May 2005
Volume 46, Issue 13
ARVO Annual Meeting Abstract  |   May 2005
Posterior Amorphous Corneal Dystrophy or Dysgenesis?
Author Affiliations & Notes
  • S.H. Chang
    Department of Ophthalmology, New York Medical College, Westchester Medical Center, Valhalla, NY
  • G.W. Zaidman
    Department of Ophthalmology, New York Medical College, Westchester Medical Center, Valhalla, NY
  • Footnotes
    Commercial Relationships  S.H. Chang, None; G.W. Zaidman, None.
  • Footnotes
    Support  None.
Investigative Ophthalmology & Visual Science May 2005, Vol.46, 4939. doi:
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      S.H. Chang, G.W. Zaidman; Posterior Amorphous Corneal Dystrophy or Dysgenesis? . Invest. Ophthalmol. Vis. Sci. 2005;46(13):4939.

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      © ARVO (1962-2015); The Authors (2016-present)

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Abstract: : Purpose: Posterior amorphous corneal dystrophy (PACD) is a rare condition characterized by bilateral symmetric, irregular, sheet–like opacifications of the deep posterior stroma and Descemet’s membrane. There has been disagreement as to whether PACD is a dystrophy or a dysgenesis and whether it is recessive or dominant. We are reporting an additional case and its clinical manifestations. Methods: We utilized biomicroscopy, refraction, keratometry, pachymetry, and corneal topography. Additional family members were examined. Results: In our case, the cornea showed a bilateral diffuse, sheet–like haze at the level of the posterior stroma and Descemet’s membrane. These findings were present both centrally and peripherally with no intervening clear areas of stroma. Our patient was a high hyperope with a refraction of +6.50–2.50 x 180 and +7.75–1.75 x 180 in the right and left eyes respectively. The corrected vision was 20/60 in the right eye and 20/40 in the left eye with Allen pictures. Her keratometry readings were 38/40 x 90 in both eyes and her ultrasonic pachymetry measured 465 microns in the right eye and 450 microns in the left eye. Corneal plana and sclerocornea were also present. Both parents were not affected. Conclusions: The initial reports classified PACD as a dystrophy; however subsequent studies have suggested that the condition should be classified as a developmental dysgenesis based on both clinical and histopathological studies. Our case with its associated findings of corneal plana and sclerocornea lends support towards classification as a dysgenesis. Furthermore, all but one of the previous studies documented an autosomal dominant inheritance pattern. One previous study indicated a possible autosomal recessive inheritance; it suggested that the recessive variant would have more severe symptoms. In our case the parents were not affected and the patient had corneal plana and sclerocornea. This case therefore presents additional evidence that PACD can be a dysgenesis with a recessive inheritance pattern.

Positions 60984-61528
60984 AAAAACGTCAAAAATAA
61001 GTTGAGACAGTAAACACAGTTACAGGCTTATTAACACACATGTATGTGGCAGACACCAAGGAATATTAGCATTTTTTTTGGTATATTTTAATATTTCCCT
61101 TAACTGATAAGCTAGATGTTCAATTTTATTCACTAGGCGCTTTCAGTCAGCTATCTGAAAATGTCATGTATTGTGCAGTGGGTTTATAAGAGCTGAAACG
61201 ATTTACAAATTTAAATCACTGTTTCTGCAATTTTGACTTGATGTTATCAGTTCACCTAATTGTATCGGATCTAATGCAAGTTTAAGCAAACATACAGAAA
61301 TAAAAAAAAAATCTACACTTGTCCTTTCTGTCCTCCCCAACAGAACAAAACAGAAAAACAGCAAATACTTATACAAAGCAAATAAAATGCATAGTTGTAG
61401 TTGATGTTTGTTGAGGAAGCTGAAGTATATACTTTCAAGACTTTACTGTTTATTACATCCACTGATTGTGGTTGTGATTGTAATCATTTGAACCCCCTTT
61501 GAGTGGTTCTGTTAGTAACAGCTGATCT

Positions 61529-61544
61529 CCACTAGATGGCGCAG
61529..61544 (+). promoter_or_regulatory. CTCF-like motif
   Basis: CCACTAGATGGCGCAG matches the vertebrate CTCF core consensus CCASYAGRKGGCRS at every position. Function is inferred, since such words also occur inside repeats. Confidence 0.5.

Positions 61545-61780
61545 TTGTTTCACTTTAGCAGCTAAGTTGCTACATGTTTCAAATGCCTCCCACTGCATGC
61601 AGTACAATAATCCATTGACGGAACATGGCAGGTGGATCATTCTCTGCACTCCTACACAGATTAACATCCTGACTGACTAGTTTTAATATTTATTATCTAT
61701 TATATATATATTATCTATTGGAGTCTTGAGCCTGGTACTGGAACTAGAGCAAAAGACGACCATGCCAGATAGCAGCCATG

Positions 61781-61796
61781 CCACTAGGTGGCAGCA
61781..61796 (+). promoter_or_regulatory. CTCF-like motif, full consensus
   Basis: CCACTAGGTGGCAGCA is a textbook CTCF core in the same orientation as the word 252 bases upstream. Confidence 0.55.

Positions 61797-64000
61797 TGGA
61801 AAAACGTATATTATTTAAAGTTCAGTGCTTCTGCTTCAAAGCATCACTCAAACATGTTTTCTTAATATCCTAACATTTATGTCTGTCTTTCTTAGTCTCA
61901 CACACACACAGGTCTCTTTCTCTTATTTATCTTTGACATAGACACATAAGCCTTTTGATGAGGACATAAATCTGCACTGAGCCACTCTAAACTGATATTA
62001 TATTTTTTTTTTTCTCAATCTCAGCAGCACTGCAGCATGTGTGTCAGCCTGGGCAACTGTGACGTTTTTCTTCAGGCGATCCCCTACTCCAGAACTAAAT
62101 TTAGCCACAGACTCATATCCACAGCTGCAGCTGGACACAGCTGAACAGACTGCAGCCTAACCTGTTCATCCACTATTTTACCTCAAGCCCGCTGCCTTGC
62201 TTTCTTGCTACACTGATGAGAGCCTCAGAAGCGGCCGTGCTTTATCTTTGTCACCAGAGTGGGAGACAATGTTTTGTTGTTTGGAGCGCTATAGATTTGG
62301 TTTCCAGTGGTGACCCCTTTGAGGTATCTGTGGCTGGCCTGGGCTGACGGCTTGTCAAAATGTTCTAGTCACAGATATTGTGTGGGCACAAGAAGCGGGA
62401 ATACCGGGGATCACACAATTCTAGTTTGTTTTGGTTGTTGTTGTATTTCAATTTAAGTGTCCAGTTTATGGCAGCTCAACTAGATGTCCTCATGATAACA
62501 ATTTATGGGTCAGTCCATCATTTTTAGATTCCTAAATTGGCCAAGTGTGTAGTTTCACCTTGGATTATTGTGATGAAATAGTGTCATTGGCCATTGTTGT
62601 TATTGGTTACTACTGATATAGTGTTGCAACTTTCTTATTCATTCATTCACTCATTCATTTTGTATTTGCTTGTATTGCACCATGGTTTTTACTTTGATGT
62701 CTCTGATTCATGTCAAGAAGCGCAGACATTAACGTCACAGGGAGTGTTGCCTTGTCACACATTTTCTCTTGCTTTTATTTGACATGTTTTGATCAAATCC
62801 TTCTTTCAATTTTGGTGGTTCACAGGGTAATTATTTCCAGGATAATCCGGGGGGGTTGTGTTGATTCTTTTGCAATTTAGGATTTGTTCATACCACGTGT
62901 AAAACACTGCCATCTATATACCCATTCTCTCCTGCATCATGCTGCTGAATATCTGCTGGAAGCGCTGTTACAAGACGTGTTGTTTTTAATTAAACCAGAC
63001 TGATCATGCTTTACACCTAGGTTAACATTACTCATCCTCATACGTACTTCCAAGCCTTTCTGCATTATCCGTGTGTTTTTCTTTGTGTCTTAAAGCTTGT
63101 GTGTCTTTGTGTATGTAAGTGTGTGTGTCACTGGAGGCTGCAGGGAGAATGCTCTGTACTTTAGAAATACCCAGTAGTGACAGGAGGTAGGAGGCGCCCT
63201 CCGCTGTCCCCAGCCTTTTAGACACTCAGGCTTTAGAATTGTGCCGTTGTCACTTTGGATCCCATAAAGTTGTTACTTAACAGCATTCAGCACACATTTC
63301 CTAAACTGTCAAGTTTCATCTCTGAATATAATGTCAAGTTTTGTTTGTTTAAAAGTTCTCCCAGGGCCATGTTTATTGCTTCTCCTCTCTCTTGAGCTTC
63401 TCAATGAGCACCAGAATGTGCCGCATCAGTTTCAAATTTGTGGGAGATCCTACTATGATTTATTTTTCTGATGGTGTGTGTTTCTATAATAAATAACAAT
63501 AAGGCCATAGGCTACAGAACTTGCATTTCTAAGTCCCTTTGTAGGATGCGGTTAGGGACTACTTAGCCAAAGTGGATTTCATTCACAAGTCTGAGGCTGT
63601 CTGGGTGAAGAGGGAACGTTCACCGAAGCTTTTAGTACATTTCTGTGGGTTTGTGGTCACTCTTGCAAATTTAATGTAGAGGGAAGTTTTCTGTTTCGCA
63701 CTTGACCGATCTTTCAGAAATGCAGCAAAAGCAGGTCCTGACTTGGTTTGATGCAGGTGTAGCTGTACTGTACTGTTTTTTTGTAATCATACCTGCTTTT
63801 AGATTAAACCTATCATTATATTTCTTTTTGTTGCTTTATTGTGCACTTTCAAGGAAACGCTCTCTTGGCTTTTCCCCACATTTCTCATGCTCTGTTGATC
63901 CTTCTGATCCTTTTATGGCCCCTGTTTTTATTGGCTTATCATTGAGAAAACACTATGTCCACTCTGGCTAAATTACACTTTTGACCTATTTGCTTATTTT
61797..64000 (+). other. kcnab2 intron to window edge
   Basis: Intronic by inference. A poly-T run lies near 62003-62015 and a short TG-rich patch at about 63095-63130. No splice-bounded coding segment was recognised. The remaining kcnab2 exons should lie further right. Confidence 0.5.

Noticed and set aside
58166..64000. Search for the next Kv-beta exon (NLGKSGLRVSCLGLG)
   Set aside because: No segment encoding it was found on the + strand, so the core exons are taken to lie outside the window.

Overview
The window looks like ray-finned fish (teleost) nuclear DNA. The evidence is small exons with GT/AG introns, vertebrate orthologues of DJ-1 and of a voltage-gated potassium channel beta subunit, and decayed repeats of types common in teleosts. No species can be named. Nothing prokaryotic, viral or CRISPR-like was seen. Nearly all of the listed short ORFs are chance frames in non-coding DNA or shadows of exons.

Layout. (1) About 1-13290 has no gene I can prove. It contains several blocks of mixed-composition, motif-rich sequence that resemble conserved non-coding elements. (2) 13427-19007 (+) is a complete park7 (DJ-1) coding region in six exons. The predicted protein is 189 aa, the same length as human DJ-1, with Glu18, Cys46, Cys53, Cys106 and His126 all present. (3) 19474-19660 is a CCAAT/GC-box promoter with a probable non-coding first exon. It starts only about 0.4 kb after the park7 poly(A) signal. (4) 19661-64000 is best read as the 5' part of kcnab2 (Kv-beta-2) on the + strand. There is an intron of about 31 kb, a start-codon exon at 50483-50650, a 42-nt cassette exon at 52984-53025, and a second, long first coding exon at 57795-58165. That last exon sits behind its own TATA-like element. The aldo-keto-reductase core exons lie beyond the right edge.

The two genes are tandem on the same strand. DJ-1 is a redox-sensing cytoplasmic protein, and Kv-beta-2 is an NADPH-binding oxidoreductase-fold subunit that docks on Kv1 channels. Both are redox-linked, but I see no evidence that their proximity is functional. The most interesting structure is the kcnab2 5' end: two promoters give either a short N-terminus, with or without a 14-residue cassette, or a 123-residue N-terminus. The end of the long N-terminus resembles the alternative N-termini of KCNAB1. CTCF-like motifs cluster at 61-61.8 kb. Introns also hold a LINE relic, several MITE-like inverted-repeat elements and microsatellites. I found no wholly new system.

Keywords: cornea: clinical science • degenerations/dystrophies • cornea: stroma and keratocytes 

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